What is Complex Care?
Complex care is an umbrella term for a form of accommodation with 24-hour nursing staff caring for people whose needs can no longer be met while living independently or in an assisted living residence. Complex care includes institutions that provide long-term care, mental health services, and addiction services. The Government of BC defines long-term care as being for people who:
have severe behavioural problems on a continuous basis;
are cognitively impaired, ranging from moderate to severe;
are physically dependent, with medical needs that require professional nursing care, and a planned program to retain or improve functional ability; or
are clinically complex, with multiple disabilities and/or complex medical conditions that require professional nursing care, monitoring and/or specialized skilled care.
Involuntary “care” is a form of complex care in which a person is forced into a complex care institution without their consent. While involuntary “care” violates the Charter of Rights and Freedoms around issues of consent and involuntary treatment, it is overridden by the BC Mental Health Act, which allows for involuntary admission and treatment of people who have serious mental health issues and have been declared to be a risk to themselves and/or others. There is no oversight of this law, which is discriminatory to people with disabilities, as well as no requirement to track or publish statistics or reports on involuntary admissions, no mechanism for automatic review, and no regulated accountability measures. A single doctor has the power to hospitalize individuals for 48 hours, and the approval of a second doctor allows for an additional month of detainment, which can be extended for many months or years based on filling out paperwork. People who have been involuntarily detained can be forced to undergo specific treatments, including Electroconvulsive Therapy, against their consent and that of their family or other advocate.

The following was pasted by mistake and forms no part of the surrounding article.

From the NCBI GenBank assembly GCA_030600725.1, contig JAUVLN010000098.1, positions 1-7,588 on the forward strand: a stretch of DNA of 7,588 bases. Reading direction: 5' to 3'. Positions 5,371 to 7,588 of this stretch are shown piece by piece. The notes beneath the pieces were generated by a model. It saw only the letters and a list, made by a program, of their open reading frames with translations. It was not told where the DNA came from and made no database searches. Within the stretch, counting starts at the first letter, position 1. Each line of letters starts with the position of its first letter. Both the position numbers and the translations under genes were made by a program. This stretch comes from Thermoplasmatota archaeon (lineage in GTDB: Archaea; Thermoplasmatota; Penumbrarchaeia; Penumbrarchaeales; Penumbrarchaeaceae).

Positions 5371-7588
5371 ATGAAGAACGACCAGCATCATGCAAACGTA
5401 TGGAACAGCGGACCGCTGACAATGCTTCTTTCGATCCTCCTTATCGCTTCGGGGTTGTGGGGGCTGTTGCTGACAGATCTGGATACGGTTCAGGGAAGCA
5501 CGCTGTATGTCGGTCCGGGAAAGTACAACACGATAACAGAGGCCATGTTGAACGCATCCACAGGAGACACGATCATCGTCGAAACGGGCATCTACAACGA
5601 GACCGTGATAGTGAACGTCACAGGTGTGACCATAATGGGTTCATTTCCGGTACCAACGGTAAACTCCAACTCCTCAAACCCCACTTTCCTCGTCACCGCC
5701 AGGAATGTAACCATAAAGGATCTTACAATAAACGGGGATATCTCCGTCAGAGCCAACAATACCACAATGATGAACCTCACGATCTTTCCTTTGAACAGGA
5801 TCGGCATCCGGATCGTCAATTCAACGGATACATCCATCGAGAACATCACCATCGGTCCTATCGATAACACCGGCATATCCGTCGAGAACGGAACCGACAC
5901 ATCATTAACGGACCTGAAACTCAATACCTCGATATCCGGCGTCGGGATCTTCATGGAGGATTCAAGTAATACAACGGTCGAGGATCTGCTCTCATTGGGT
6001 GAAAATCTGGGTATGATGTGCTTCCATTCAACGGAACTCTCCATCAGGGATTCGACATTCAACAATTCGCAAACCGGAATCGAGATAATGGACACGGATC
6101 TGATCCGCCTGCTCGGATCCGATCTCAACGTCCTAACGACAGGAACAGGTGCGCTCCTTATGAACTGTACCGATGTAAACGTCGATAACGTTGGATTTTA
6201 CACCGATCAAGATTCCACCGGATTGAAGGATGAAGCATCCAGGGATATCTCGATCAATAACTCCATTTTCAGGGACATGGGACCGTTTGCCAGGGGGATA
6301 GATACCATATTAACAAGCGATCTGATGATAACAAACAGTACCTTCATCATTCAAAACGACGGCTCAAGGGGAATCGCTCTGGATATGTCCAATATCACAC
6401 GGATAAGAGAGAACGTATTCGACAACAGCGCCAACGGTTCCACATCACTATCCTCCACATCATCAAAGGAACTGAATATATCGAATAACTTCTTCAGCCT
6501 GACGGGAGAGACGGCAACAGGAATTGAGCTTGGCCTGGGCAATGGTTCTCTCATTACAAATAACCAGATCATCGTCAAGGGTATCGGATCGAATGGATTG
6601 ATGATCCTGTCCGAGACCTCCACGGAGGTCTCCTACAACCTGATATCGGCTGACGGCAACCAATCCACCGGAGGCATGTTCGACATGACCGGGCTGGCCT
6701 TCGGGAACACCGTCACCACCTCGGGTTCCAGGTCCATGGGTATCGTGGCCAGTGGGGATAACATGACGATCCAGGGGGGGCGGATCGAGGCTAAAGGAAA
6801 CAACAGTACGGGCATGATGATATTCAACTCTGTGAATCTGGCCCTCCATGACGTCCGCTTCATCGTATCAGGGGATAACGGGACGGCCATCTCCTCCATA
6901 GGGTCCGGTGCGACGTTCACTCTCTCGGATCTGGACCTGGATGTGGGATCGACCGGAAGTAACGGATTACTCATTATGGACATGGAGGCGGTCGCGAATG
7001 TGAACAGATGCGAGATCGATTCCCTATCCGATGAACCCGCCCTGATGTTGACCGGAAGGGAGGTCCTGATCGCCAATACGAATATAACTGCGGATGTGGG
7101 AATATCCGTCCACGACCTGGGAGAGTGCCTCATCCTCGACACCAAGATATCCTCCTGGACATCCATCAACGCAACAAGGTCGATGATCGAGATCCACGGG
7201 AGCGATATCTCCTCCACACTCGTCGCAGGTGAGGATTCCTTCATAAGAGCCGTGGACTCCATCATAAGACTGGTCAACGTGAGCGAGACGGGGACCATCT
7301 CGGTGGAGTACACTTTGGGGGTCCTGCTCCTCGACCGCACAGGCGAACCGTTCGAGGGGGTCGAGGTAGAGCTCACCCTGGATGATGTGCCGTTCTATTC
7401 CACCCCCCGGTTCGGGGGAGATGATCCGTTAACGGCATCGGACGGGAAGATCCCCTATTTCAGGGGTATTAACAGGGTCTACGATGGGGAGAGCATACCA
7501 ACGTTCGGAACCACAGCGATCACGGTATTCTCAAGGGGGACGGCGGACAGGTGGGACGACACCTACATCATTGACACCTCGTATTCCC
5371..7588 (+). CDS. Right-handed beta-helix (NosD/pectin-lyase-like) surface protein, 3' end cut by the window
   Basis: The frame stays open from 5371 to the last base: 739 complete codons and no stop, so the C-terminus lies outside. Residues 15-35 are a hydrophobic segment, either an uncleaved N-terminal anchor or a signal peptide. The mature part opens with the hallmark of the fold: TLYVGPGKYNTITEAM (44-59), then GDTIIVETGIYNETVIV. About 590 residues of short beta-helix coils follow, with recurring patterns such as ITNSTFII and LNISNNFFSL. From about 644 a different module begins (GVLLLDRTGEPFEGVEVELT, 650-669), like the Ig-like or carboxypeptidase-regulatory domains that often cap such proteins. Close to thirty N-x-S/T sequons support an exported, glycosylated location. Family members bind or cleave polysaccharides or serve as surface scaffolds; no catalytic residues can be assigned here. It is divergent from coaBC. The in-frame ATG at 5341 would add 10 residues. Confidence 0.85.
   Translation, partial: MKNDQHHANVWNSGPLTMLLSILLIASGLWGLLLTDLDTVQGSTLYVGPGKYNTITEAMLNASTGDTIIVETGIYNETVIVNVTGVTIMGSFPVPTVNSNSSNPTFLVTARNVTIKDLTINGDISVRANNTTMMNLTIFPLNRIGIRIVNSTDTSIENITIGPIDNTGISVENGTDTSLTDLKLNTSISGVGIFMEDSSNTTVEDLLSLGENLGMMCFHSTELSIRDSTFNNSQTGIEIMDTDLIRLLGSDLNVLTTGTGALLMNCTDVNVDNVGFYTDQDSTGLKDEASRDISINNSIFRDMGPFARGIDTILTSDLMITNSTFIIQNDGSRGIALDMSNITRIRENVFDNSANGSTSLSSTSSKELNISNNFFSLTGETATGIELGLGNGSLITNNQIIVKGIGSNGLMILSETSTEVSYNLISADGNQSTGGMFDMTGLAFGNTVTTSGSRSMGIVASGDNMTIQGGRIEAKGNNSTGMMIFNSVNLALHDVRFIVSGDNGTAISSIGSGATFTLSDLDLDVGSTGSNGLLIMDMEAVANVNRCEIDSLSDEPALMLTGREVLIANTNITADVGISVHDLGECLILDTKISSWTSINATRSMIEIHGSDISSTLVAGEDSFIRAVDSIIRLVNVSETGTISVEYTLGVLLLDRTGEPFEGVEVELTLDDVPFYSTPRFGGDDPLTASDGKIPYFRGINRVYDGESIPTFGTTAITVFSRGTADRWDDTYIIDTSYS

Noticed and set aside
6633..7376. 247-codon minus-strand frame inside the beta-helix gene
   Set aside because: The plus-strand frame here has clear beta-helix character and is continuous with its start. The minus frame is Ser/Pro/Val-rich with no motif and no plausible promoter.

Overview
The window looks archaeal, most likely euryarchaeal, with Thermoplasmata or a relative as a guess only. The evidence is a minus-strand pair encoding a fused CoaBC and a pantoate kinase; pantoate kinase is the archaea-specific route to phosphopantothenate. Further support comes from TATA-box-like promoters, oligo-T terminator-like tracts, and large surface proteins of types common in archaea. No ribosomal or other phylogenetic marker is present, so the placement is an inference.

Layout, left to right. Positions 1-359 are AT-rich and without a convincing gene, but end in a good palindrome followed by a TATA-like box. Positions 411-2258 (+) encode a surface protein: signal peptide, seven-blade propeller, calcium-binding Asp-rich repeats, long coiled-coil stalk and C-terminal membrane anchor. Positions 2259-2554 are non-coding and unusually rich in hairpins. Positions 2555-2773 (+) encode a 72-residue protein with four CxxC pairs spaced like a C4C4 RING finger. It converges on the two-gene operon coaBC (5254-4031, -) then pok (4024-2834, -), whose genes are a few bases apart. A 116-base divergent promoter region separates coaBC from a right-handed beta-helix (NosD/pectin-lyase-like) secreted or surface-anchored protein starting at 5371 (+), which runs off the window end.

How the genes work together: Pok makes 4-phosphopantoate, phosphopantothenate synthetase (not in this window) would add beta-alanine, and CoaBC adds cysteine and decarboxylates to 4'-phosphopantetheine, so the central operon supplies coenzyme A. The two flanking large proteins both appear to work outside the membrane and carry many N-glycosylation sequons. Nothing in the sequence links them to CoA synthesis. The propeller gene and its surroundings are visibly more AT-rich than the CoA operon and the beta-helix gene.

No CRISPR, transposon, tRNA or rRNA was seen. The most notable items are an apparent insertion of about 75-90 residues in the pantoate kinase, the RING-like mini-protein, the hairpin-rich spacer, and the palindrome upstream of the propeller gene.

Calls for complex care for BC’s unhoused population have been vague in the details of what they will include. However they are clear about the possibility of holding people against their will, and they are clear about the target demographic, which includes people who either refuse or “fail to retain” the shelter or transitional housing offered to them by the government. The assumption that people refuse or are evicted from these spaces because they are “simply too unwell” overlooks the many other factors at play. People living in shelters and transitional housing often face meagre living conditions and restrictive policies that deny autonomy and dignity while enforcing dangerous conditions of isolation, as well as discriminatory practices and structures rooted in racism, colonialism, ableism, sexism, and other oppressive forces.
Even when it is consensual, complex care is not a solution to homelessness. As a structural issue, homelessness requires solutions that address the root causes, such as the serious deficit of affordable housing, poverty, colonialism, discrimination, and gender-based violence. The emphasis on mental health or addiction treatment as a strategy to combat homelessness falsely situates the cause of homelessness in the individual, rather than recognizing the effect of enforced poverty through insufficient social assistance and disability assistance rates, divestment of federal funding from housing, and the general erosion of the social safety net as major contributing factors to increased poverty, homelessness, physical and mental health issues, and substance use issues. Harm reduction and mental health supports are important and should be accessible to everyone including people who are unhoused, but these approaches are not a solution on their own. They must be understood as complementary to the structural change that is necessary to end homelessness and the housing crisis. For people to have their needs met at home, they need a home to live in.
Read our statement on the disturbing rise of involuntary "care"
as a solution to homelessness